About Us

Comparative Peacebuilding in Asia: Liberal and Illiberal Transitions from Ethnic Conflict and Authoritarianism

This project seeks to build a new academic-policy bridging network to promote high quality comparative scholarship and knowledge transfer on conflict resolution and peacebuilding in South and Southeast Asia. We focus on Sri Lanka, Myanmar, Indonesia, Cambodia, Nepal, Northeast India, Timor-Leste and Thailand, all of which are at the cusp of a historic transformation, but where the pathway to peace is contested, fragile, and frequently illiberal.

Our network has three objectives

Promote &

to promote and network academic research on comparative peacebuilding in Asia


to enable knowledge sharing and policy advocacy among scholars, practitioners, and policy makers


to advance rigorous scholarship through collaborative publications and research proposals. 

The primary activities, outputs, and expected outcomes of this network will be threefold: (i) three workshops in Asia and the UK that bring academics and policy-makers together between June 2017 and May 2018; (ii) establishing a new website to promote research and knowledge exchange that is rigorous, evidence based, but also accessible; and (iii) developing collaborative research projects on comparative peacebuilding in Asia, to form the basis for joint publications and future large research grants.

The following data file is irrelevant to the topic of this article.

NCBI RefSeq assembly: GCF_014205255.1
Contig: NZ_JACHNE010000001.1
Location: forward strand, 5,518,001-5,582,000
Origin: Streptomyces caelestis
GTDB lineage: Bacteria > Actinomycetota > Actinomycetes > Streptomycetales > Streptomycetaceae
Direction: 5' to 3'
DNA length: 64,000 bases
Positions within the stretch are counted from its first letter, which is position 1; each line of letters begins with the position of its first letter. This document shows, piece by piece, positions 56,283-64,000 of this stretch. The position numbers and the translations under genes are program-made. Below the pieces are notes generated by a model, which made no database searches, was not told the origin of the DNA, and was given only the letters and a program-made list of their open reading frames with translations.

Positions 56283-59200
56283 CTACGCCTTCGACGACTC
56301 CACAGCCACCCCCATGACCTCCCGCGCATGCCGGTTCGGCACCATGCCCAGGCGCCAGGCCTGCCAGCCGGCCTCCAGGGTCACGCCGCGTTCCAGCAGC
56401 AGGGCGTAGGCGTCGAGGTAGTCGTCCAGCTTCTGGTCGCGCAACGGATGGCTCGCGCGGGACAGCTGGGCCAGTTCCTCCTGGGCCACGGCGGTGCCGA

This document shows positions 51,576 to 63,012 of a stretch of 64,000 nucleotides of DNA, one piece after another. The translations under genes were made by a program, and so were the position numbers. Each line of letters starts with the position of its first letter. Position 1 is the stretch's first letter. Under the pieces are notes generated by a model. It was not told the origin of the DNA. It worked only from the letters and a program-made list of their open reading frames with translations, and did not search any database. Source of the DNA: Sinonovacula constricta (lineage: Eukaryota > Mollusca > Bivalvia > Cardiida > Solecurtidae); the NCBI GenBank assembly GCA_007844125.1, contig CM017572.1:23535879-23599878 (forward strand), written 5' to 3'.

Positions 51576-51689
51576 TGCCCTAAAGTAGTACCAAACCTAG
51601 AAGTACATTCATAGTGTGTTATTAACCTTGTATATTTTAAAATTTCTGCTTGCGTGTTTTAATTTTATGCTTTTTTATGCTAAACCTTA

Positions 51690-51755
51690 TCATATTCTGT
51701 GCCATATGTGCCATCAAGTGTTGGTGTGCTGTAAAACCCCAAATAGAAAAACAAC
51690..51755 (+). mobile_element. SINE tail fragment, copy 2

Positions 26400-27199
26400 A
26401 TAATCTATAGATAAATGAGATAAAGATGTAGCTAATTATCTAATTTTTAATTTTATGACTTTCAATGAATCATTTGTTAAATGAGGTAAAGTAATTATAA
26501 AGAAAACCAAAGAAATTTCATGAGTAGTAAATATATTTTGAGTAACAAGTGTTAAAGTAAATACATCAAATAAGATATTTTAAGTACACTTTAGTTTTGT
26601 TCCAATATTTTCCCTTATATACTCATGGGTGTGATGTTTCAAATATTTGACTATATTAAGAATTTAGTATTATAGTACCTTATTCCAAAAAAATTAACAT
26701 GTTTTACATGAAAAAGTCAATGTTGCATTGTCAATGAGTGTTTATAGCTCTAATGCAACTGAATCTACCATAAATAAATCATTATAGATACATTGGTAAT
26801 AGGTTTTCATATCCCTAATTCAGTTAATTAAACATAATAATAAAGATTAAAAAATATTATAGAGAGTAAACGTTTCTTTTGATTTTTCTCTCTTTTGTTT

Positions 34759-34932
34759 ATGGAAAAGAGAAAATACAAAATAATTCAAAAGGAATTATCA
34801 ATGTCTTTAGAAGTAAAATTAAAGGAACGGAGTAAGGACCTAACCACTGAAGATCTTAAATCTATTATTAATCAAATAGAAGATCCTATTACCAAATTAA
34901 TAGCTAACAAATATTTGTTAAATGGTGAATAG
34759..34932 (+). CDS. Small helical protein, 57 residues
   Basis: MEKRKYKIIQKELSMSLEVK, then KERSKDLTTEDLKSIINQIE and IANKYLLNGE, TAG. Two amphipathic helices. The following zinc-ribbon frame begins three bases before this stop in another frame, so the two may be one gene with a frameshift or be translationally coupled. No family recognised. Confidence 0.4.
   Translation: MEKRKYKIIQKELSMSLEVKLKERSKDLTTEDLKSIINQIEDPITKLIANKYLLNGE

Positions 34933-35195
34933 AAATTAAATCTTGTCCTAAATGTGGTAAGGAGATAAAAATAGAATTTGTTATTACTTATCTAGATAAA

The PI and co-investigators piloted a ‘workshop-field visit’ format in 2015, with internal seed funding from LSE, York and ANU, and held a very successful two-day event for scholars, practitioners, media and policy-makers at the University of Yangon, followed by a three-day field visit. With this proposal we seek to scale up that successful pilot experience and intensify dialogue with multiple stakeholders in the region. We plan two workshops with a field visit component, in Sri Lanka (June 2017), and Indonesia (December 2017); with a final workshop in London (May 2018). These events will include distinct components for academic research presentation, policy dialogue, stakeholder conversations, and knowledge-exchange. 


Comparative Peacebuilding in Asia: liberal and illiberal transitions from ethnic conflict and authoritarianism

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  • contact@peacebuildingasia.org

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